Latest Comments by cleback

cleback 8,078 Views

Joined: Apr 2, '10; Posts: 840 (69% Liked) ; Likes: 2,563

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  • 0

    I've found that committees aren't really leadership because you're generally only discussing what the suits want you to. Precepting too is just showing what you know to the newer nurses. Charge nurses can be excellent leaders for day to day matters.

    Anyway, that aside, I think the push to get people involved in these activities is from magnet and nurse engagement surveys. It's how management knows/thinks they're doing a good job is if the nurses are involved/report they're involved in quasi leadership roles.

  • 0

    Believe me, the students in the bsn programs are feeling lost on the floor too...

  • 1
    Nurseinprocess likes this.

    Quote from cwilliams032
    Not knowing how to give blood is kind of a big deal. I can understand the charge nurses frustration in having to teach a traveler such a basic skill
    Giving blood is easy. Obtaining consent, product acquisition, scanning, and documentation are very institution specific and I wouldn't expect a traveler to know it right away.

  • 4

    Quote from Been there,done that
    Some people can do nights, I appreciate them.

    I could never do it. It messed with my mind, body, and soul. Finish your first year and get on day shift.
    Then work on the romance part.

    Best wishes.
    This. You sound like me when I worked nights. I now work a combination of days/pms. I look back and regret how much time I spent miserable.

  • 3
    brownbook, psu_213, and Rocknurse like this.

    Isn't it more important to deescalate antibiotics appropriately than avoid starting them altogether? I mean, I would be more afraid of a truly sick person with a high bacterial load, thus the greater potential for acquiring resistance, than of the person with no such infection brewing. I get that no antibiotics are safe, but it seems like it would be a shame to not rescue a person that really needs it to avoid an outcome that could be avoided by implementing better deescalation programs and monitoring.

  • 7

    Holy cow... had a patient with a heme of 6 that was so symptomatic and made nervous. At 3, was the patient even alert?? One unit is nothing...

  • 1
    sevensonnets likes this.

    5-6 patients on nights and 12 weeks of orientation with everyone supposed to take charge sounds good to me. I get that's not the full story but maybe focus on the positives since you need to stay?

  • 1
    JOSH12141980 likes this.

    Congratulations on passing!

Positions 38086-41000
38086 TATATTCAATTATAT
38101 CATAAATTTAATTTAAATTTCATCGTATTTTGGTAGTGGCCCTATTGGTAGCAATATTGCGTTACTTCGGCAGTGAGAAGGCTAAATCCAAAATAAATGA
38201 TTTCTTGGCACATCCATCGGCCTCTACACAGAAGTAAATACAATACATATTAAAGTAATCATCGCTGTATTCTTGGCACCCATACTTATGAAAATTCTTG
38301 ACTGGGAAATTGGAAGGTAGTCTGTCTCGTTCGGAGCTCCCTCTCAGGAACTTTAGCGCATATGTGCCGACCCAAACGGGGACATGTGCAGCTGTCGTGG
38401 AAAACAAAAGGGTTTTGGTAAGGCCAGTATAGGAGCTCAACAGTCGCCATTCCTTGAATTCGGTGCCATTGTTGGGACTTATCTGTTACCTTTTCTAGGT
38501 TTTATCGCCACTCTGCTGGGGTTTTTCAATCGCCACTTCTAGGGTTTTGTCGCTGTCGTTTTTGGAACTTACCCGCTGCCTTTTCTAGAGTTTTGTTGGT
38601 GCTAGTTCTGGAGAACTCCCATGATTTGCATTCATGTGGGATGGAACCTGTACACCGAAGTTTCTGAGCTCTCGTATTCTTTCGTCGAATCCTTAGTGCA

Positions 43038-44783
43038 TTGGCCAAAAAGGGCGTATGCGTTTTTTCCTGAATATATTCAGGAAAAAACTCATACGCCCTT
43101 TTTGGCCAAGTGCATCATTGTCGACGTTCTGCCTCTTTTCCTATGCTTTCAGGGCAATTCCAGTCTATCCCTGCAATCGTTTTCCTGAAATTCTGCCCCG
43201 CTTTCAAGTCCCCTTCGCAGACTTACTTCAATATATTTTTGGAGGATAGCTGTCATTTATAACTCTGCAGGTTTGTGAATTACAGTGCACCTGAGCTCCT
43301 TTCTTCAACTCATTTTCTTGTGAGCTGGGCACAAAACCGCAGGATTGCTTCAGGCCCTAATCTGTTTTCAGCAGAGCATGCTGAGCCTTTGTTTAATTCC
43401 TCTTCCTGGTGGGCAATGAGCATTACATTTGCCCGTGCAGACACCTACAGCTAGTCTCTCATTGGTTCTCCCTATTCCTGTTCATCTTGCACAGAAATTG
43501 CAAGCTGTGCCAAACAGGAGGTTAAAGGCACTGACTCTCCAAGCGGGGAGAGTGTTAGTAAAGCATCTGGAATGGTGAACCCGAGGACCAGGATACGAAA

• 2
    Sour Lemon and Rocknurse like this.

    I think your anxiety is reasonable given your situation. But right now it's not helpful to dwell on it. You're not going to be applying to different programs or look at entry level positions in different fields. There really isn't any good back up plan that you can set into motion now. You're in it to win it at this point... focus on doing well. Cross the failing bridge when and if you get there.

  • 6

    You're spending a lot of mental energy on failing. I'd instead plan to succeed. Like maybe brushing up on your skills, getting into touch with professors to get some lab time, etc. Planning childcare so you have some extra time to study, etc. Getting in touch with your old cohort for any tips.

    I get your nursing school is hard, but spending much mental energy on what ifs really isn't constructive at this point.

  • 4

    Studentdoctor.net might be a better place to ask your question.

  • 1
    brownbook likes this.

    Quote from Orion81RN
    Yes. Therefore, OP took appropriate measures as to NOT be unprofessional.
    But her actual concern was that patients were being neglected, so he took a bathroom break before getting too hot under the collar about it.

  • 0

    Quote from meanmaryjean
    And I want to point out that 12 hour nights gives you no more/less time with your little one as 12 hour days.
    If you are the source of insurance for your family, you need to figure that out now.
    Just saying, I kinda disagree with this. 12 hr nights means sleeping a bit before shifts and the day after. Unless you can function on little sleep, you'll be sleeping when they're most awake. I'd look for a 12 hr day position honestly. That way you won't have to monkey with your sleep schedule and only miss 3 days with your lo a week.

    Another option I like is pms if your husband can watch LO in evenings... you will get to see your little during the waking day for a bit, take them to daytime activities like library reading time, and still sleep normal hours and maybe save on childcare. The only down is you may not see your husband very much if he works banker hours.

    Also it is possible that you transfer to a unit that has more regular hours at your current facility? Like the dialysis unit, ambulatory surgery, cath lab? That may work better.

  • 0

    Have you ever had someone go septic on you? Talking one minute... BP tanking and trendelenburg the next? It's scary. With the increasing numbers of immunocompromised (aged, chemo, biologics, transplant), number of invasive procedures being performed, and antibiotic resistance, I get why it's such a hot topic right now.

  • 1
    inthecosmos likes this.

    Wow, they've got guts making those announcements after taking your deposit. No part time option? Really? Don't most np students work as well?


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